It felt like autumn had arrived this morning when Mark picked me up at 0700 hrs. We went to WWT Steart Marshes to see the American Golden Plover which we finally saw about an hour after getting there. There were many Golden Plover, a few Dunlin and Grey Plover, a Marsh Harrier and lots of dabbling ducks on Otterhampton Marsh. We came back to Blagdon, and after a cuppa, went to the lake where we saw 4 Great White Egrets Ardea alba, a Little Egret Egretta garzetta, and I counted 38 Black-tailed Godwits Limosa limosa and 72+ Lapwings Vanellus vanellus. A Peregrine Falco peregrinus made a brief appearance too. Highlight of the morning at the lake though, was an adult Dunlin Calidris alpina on Tiny's Shallow in front of the Lodge (yes, wader passage has been that bad), with a 1st-winter Mediterranean Gull Ichthyaetus melanocephalus also present briefly.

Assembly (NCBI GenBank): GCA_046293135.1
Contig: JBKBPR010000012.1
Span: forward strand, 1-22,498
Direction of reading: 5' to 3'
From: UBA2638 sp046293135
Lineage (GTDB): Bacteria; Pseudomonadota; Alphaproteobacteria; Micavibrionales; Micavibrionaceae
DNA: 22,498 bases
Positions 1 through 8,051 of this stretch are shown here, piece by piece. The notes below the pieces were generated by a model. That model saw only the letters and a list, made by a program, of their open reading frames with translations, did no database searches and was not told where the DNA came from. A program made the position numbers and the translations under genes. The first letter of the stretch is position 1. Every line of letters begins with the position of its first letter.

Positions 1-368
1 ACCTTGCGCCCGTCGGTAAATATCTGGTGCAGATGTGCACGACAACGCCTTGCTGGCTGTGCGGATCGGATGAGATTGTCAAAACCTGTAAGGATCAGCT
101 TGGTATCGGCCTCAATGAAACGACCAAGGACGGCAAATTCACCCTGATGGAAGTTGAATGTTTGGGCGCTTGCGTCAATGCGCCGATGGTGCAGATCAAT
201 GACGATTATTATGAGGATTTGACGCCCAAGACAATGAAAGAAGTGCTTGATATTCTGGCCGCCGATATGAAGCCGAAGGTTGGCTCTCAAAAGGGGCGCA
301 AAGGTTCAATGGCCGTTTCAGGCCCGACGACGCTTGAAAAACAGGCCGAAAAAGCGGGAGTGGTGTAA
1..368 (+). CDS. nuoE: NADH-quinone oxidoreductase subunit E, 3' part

Thursday 21st October [Bright & sunny, albeit cooler than of late]

It was an interesting day around the lake today. Mark, Ken and I were checking bat box safety, and clearing any blocking vegetation in front of them. We saw a few pipistrelles, which was nice considering we haven't been able to do any bat work for a couple of years since the start of the covid pandemic - no close contact with bats for fear of passing the virus to them. We started at 1000 hrs and called it a day at 1600 hrs, when Ken left for home. Mark and I got our birding gear out and had a look at Top End and the Lodge. I counted 46 Black-tailed Godwits Limosa limosa, 4 Great White Egrets Ardea alba, and 3 Egyptian Geese Alopochen aegyptiaca plus a lone adult drake Pintail Anas acuta.

 

Wednesday 20th October [Overnight storms & heavy showers today]